The woman accused of setting a Canby Park row home ablaze in 2016, killing three Wilmington firefighters and injuring several more, has pleaded guilty to charges of murder and arson.
Beatriz Fana-Ruiz entered into a plea agreement with the state, admitting to second-degree murder, first-degree arson, and first-degree assault, for starting a fire that killed Wilmington firefighters Lt. Christopher Leach, senior firefighters Jerry Fickes and Ardythe "Ardy" Hope.
Firefighter Brad Speakman was badly injured in the blaze and retired from the Wilmington Fire Department after a long recovery.
Senior firefighter Terry Tate and Lt. John Cawthray also suffered injuries in the September 24, 2016, fire that Fana-Ruiz intentionally set because she was mad at her stepmother over being forced to live in the basement. In court, it was revealed Fana-Ruiz was high on Xanax and drunk on alcohol when she used body spray as an accelerant and lit a piece of paper ablaze to set her step-mother's wooden dollhouse ablaze.
That fire quickly spread to the rest of the home.
Firefighters Leach, Fickes, and Hope entered that row home upon the belief that victims were trapped inside. No one was inside the home when the first-floor collapsed, sending them directly into flames on the floor below. Leach and Fickes died at the scene, while Hope suffered severe burns over 70 percent of her body; she died two months later--just four months shy of her impending retirement.
The firefighters and their families are represented in a civil lawsuit filed against the city of Wilmington. Their attorney Tom Neuberger called this plea a lack of justice and likened it to the state's failure to secure many convictions in the prison riot that killed correctional officer Lt. Steven Floyd.
"So again the criminal justice system will have failed in the death of 4 public safety officers, with a correctional officer and now three firefighters" he said. "The only hope for justice now is on the civil side of the justice system, with our court case in federal court for the survivors and families of the deceased. In federal court, our legal team found justice for Steve Floyd, and after eight months, we are awaiting a court ruling on whether justice may be available in federal court against the city for allowing these unnecessary deaths."
The city has vowed to aggressively fight the lawsuit with Mayor Mike Purzycki said the city has already paid $11 million to affected victims and families in medical bills.
Fana-Ruiz's guilty plea came just days after a judge set restrictions on expert testimony regarding whether Fana-Ruiz’s confession that she started the fire was forced or false. The judge also determined there was no evidence that her Miranda rights were violated.
She'll be sentenced in December and faces between 17 years and life in prison. Upon release from prison, she'll be deported to the Dominican Republic, despite public defenders saying she had immigrated here legally.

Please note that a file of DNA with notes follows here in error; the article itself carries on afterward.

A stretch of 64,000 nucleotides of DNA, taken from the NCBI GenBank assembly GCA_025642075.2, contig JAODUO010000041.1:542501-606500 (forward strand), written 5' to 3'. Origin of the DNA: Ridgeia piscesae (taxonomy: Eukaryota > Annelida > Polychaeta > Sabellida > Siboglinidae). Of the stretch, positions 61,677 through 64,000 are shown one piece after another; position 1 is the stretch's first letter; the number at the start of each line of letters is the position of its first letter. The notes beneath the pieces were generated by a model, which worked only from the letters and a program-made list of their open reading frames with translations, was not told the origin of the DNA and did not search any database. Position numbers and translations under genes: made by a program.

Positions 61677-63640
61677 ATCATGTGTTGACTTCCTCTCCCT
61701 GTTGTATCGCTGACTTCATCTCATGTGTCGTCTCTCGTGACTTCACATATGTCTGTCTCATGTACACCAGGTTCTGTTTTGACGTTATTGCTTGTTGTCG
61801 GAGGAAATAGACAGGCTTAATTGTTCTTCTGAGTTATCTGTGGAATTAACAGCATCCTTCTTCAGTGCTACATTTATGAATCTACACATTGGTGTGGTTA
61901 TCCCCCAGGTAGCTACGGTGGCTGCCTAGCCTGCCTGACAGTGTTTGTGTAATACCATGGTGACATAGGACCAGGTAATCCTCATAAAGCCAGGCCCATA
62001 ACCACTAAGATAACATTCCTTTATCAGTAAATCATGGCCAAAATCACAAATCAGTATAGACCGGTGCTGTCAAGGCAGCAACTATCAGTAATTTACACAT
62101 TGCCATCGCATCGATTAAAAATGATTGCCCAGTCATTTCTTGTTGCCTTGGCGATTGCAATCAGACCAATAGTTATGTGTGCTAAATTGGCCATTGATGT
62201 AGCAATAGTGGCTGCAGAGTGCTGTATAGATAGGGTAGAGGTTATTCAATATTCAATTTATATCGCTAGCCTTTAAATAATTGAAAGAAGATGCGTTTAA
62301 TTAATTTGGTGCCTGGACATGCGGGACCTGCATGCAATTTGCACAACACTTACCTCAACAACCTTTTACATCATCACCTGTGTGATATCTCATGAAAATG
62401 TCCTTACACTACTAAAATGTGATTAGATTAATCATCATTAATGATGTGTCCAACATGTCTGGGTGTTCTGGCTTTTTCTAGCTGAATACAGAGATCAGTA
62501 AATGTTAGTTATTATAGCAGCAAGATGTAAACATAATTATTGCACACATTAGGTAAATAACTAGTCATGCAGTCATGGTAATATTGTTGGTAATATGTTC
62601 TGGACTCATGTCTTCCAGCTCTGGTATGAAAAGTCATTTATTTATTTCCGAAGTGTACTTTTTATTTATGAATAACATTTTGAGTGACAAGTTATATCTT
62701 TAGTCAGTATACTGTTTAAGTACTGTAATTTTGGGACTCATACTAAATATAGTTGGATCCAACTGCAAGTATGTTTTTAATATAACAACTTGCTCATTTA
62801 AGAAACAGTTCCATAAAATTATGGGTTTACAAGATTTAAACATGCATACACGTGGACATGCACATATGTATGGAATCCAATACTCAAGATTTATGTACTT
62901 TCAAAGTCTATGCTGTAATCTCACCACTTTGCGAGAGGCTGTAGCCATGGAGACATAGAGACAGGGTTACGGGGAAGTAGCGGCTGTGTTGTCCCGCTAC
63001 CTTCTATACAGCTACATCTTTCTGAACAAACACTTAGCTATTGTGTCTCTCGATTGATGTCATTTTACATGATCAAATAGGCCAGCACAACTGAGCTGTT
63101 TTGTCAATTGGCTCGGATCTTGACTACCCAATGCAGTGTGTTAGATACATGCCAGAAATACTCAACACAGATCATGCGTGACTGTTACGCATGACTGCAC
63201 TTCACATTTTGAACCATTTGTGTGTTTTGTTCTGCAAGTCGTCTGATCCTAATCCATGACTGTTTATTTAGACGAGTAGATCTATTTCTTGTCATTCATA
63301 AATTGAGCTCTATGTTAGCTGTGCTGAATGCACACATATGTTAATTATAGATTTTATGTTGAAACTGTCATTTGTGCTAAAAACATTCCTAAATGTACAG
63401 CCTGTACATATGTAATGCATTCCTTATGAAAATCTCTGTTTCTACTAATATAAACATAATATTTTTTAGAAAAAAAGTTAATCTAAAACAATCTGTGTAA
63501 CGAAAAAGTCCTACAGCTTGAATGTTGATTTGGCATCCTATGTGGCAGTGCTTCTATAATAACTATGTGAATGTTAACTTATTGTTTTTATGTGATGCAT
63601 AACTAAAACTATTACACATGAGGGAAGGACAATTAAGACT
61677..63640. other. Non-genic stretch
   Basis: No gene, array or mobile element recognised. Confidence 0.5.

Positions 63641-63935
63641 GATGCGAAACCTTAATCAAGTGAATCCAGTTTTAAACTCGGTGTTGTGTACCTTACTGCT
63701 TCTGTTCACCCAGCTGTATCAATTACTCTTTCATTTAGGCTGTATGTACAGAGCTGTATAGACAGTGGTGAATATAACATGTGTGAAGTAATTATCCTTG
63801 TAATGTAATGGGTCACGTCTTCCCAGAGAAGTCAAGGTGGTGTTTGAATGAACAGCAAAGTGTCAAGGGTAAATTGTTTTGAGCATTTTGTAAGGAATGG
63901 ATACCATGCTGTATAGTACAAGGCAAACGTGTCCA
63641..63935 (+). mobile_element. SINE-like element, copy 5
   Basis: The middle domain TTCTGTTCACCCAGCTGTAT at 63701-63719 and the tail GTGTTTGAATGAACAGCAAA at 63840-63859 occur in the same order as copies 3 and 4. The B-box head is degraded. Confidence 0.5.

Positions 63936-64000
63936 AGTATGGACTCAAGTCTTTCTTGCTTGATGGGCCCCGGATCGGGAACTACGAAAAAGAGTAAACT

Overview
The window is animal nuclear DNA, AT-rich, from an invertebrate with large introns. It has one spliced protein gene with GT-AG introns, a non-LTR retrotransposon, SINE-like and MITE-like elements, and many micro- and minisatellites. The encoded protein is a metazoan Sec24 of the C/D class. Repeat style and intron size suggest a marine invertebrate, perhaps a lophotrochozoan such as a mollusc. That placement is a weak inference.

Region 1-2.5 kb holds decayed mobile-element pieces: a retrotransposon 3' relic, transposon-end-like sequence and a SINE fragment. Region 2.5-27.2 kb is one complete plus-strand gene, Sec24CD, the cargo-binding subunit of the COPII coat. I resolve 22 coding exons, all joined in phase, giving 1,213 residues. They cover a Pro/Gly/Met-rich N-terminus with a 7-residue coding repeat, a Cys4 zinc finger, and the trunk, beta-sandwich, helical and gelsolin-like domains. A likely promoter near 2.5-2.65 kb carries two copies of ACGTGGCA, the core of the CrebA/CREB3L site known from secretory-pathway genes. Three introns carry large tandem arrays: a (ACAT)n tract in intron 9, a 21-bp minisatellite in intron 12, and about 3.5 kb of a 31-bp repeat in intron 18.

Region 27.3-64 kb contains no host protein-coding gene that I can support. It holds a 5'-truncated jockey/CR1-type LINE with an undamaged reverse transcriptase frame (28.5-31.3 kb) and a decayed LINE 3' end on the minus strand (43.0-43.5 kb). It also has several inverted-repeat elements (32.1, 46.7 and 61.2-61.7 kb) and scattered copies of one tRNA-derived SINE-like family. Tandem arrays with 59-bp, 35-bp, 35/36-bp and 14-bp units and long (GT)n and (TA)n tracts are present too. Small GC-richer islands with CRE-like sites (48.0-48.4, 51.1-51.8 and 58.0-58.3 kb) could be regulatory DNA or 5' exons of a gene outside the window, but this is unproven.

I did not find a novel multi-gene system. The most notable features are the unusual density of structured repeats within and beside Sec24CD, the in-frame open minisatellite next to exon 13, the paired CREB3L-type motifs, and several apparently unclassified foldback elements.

Prosecutor John Downs declined comment pending sentencing, but the Delaware Attorney General's Office issued a statement following the plea hearing:
"While her motivation in setting the fire was a reaction to her living conditions and was not intended to physically harm anyone, her actions were reckless, dangerous, and tragically, fatal. After talking with the families of all the victims and taking into consideration their views and the interest of justice, the State and Fana-Ruiz have agreed on a plea that will include a lengthy jail sentence for her reckless action and require drug and alcohol treatment.
Nothing will ever salve the pain of the victim’s families or their co-workers. The defendant’s guilty plea completes the criminal prosecution that will allow those affected to close this chapter of the tragedy that began on September 24, 2016."
Fana-Ruiz's public defenders, Kevin O'Connell and Misty Seemans, also declined comment outside the courthouse, pending sentencing.
The small courtroom was packed with firefighters, including International Association of Firefighters Local 1590 Union President Joe Leonetti Jr., who called this a "first step" towards closure and justice.
"I don't think it's my right to make an opinion on whether I think [the sentence is] harsh enough or not harsh enough...it's not about her today, it's not about the city, it's not about negotiations, it's about remembering the sacrifices that our fallen brothers and sisters made, and the sacrifices their families made, and the injured--mentally and physically, and the guys who do goo work everyday, put this uniform on, and are ready to make that sacrifice again for the city of Wilmington," he told WDEL.
Leonetti said the community and the brotherhood helped the department during difficult times.
"We still struggle everyday, three years, sometimes it feels like 20 years ago, and sometimes it feels just like yesterday, we have good days and bad days, and we're just trying to move on and do the best we can and make this job safer so we don't have to go through this tragedy again."
Wilmington Fire Chief Michael Donohue had no comment.
Speakman was also in the courtroom, in the first row, his wife beside him.
"I don't think justice will ever be served. We can't get Chris, Ardy, and Jerry back. So she's going to spend a lot of time in jail, and I think we came to a reasonable deal, but that'll never bring any of them back," he said.
Speakman, who's still undergoing surgery and other rehabilitative efforts, wants to move on with his life.
"I'm going to focus on being with my family and trying to move past this, and support the other families anyway I can," he told WDEL. "I'm going to try and forget her name and forget all about her."